• dopfa

    A real “healthcare system” start at the beginning, with the food people eat. Mothers would be encouraged to nurse their babies as longs as possible, creating healthier babies from the get-go. Then, the children would start on whole, REAL, ORGANIC food when they started eating, not crap like Goldfish, Cheerios, and millions of little plastic tubs of crap. A HUGE part of a real healthcare system would be to NEVER allow garbage food to be marketed to children. Kid’s shows would only be allowed to market healthy food. The billions of tax dollars a year that go to big ag, would only be granted for promotion of healthy food all over the nation. We would have food forests in every public park, community gardens in every vacant lot, and food gardens in every yard instead of the worthless 40 MILLION ACRES of lawns in place now. Every school should have a garden to teach children how to grow and what to eat to keep healthy. School lunches are the dregs of food now, so that would have to change as well.
    Health doesn’t come from a doctor, nor from a hospital. It comes from keeping our bodies healthy despite the overwhelming ads for addictive garbage. “They” don’t want us healthy because there’s just no profit in it.

  • didactic1

    My experience from Vietnam era was that VA gave shi— care. Congress threw billions at VA which were wasted by indifferent staff and docs who used it to build resume cheap.

  • rgaura

    Yes! I would add that children, the majority, should be birthed at home, away from centers of disease. Nurse practitioners should be assigned to every woman when she becomes pregnant, and do home visits. We should be teaching all children in public schools basic health information, concerning health maintenance and healthy reproduction. Educating mothers changes society. It would give every child a better start in life. It is also cheaper than the medicalized, pharmaceutical model. Parents should be give 3 weeks to a month to stay at home and bond with the new family member. The bonds created in the first 3 years are crucial. No business can offer the love and caring that parents and grandparents naturally express. One parent should have financial support to stay home for the first 3 years of a child’s life. These kinds of programs have been run in european countries for generations, and make for better mental and physical health, and more stable and pleasant communities. No vaccinations should be given until the child has a developed immune system, which would stop the high levels of sudden infant death (SIDS). Mothers should be encouraged to nurse. Its not rocket science, folks! We are losing the collective wisdom of healthy practices of eating and living that are our precious inheritance!

  • Not only does the “for profit” hospital industry turn away patients who cannot afford to pay, communities that are relatively poor are abandoned altogether. Monetary wealth is a cultural contagion that has infected humanity. The depth and breadth of the wealth motivated actions driving the collapse of global human community are staggering, with America, as usual, leading the charge. The American constitution institutionalizes the pursuit and domination of private property and of the ownership class. Quality of life has become subservient to material wealth, especially quality of community life. Born and evolved from human slavery, monetary economics is a competition at every level, from the market thru economic sanctions to the endless global wars of today.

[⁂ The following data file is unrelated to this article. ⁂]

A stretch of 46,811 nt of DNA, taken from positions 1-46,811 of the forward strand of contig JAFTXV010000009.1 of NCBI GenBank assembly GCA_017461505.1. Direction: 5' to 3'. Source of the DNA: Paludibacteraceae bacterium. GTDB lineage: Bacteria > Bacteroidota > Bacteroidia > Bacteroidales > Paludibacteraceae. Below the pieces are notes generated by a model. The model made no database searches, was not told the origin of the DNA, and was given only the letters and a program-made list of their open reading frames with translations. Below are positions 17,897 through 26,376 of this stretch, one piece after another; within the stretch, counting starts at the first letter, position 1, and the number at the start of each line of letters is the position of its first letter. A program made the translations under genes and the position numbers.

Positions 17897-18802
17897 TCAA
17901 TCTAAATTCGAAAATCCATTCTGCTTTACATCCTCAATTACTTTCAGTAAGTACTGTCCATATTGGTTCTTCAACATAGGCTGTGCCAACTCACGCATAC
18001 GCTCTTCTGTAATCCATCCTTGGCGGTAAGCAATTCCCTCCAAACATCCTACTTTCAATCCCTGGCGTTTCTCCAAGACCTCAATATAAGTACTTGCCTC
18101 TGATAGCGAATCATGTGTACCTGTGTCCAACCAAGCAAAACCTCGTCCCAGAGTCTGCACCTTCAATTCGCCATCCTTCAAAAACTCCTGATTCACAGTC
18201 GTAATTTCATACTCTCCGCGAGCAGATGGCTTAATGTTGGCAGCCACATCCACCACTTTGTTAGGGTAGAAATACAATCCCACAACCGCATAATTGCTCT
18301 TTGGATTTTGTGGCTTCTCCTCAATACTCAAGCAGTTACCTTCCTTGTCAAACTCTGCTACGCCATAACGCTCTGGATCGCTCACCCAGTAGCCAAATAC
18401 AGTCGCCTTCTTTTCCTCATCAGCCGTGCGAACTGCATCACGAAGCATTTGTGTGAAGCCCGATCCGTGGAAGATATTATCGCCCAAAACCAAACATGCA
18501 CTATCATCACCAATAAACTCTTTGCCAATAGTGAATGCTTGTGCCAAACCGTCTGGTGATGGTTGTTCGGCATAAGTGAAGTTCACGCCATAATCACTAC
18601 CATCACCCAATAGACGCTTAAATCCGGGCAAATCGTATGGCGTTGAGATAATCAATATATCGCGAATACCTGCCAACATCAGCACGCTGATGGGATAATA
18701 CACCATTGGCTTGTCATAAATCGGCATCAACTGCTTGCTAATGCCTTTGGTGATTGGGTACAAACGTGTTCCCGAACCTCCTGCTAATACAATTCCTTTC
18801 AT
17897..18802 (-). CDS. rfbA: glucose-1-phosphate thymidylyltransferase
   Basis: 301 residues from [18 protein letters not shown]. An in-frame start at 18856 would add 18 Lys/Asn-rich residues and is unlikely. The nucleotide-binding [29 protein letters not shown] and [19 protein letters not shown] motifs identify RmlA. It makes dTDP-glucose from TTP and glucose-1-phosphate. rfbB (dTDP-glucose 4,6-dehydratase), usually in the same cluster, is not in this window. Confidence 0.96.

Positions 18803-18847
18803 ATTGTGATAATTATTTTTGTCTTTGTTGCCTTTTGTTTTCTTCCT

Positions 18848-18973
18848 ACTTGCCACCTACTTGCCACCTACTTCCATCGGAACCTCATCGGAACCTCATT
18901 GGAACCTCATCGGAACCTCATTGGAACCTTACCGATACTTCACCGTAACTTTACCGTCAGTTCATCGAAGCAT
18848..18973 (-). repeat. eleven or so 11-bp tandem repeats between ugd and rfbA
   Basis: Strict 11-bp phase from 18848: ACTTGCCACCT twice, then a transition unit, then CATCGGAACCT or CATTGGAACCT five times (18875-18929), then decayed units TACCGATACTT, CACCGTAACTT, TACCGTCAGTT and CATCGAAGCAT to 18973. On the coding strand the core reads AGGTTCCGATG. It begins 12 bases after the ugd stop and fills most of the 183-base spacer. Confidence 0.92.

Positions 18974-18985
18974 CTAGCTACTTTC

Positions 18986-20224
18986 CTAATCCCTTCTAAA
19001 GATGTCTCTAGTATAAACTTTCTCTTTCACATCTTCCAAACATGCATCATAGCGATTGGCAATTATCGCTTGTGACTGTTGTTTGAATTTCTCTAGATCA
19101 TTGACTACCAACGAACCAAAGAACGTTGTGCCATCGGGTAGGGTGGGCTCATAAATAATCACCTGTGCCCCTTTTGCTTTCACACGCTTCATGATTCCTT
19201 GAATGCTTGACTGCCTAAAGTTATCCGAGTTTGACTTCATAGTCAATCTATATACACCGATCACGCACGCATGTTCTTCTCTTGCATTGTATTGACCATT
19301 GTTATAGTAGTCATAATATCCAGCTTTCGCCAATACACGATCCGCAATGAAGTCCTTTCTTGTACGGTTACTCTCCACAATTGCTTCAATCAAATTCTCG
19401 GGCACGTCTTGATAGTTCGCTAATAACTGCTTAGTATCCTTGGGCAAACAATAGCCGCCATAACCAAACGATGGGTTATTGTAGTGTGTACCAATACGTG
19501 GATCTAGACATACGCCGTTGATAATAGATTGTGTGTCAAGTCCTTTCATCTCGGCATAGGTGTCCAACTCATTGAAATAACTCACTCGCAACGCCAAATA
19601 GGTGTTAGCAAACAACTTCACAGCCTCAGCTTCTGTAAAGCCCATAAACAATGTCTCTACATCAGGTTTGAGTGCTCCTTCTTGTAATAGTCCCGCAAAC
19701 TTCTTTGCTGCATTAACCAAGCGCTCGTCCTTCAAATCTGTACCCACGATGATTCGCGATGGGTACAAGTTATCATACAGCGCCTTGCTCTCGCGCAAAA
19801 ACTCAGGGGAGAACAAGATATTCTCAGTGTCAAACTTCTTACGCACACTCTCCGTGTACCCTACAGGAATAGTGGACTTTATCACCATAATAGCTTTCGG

What does this culture say about our deeper human values? What is really important to each of us as individuals, as members of a family, as a human community? Gaming one another for personal advantage may seem like a beneficial strategy in the short term, but Nature is indomitable in imposing her Reality upon human cultural fantasies like money and material wealth. Money is a false metric of human value. We are ruled by Fear when there is only briefly time enough for Love.

    Life will go on with or without us. It is long past time for our dysfunctional human family to get its act together. Now is always a great time to start. Each challenge that Nature throws our way is another opportunity to build a better, more sustainable and more loving human community or an opportunity to be squandered so we can turn another profit.

  • sabelmouse

    will need permits and prove of vaccine status most likely.

  • voza0db

    dopfa… “Where is the “personal responsibility” in creating so much disease for profit?“, I’m not referring to the OWNERS & FRIENDS! Everyone – except the regular modern dumb slave – knows that those in power are terrorists and sociopaths willing to kill millions just for a funny afternoon!

    The way the Owners of the MAIN SYSTEM found to dominate and control huge herds of slaves was to get away from the spotlight (hence democracy!) and to create sub-systems that generate irresponsibility (the act of voting is one of the most pure manifestation of that) and ignorance (that’s why umans heat so many s h i t and then are scared of a weak virus!).

  • Guy

    I can’t see the existing health care system continuing once this crisis is over .The US health care system is method to make money and not to provide health care .Reading this from my Canadian province I shake my head in disbelief .

  • chetdude

    From your lips to Gaia’s (and enough USAmerican’s) ears…

    HR1384 Style Expanded and Improved Single-payer Medicare for ALL NOW…

  • chetdude

    “Attempting to use this panic to push for single payer healthcare is
    unconscionable but predictable and along with Climate Change , it is a
    bandwagon or hobbyhorse with steeply reduced ridership these days.”

    A) HR1384 Style Expanded and Enhanced Medicare for All was wildly popular BEFORE Covid-19.

    B) The bandwagon is filling up – NOT emptying…and rightly so.

  • 0040

    The Coronavirus bandwagon perhaps , comparable to a few of the lifeboats from the Titanic , filling with drowning passengers until they capsized.

  • chetdude

    You seem to be a very gloomy person… 😉

  • CALynnie

    totally agree! thanks for posting.
    I think someone years ago did research on how much the health care system would save if we just eliminated meat (the tortured, drugged, genetically-altered, maimed and slaughtered meat that is CAFOs and is 98% of the food system,) and it was like another 70%.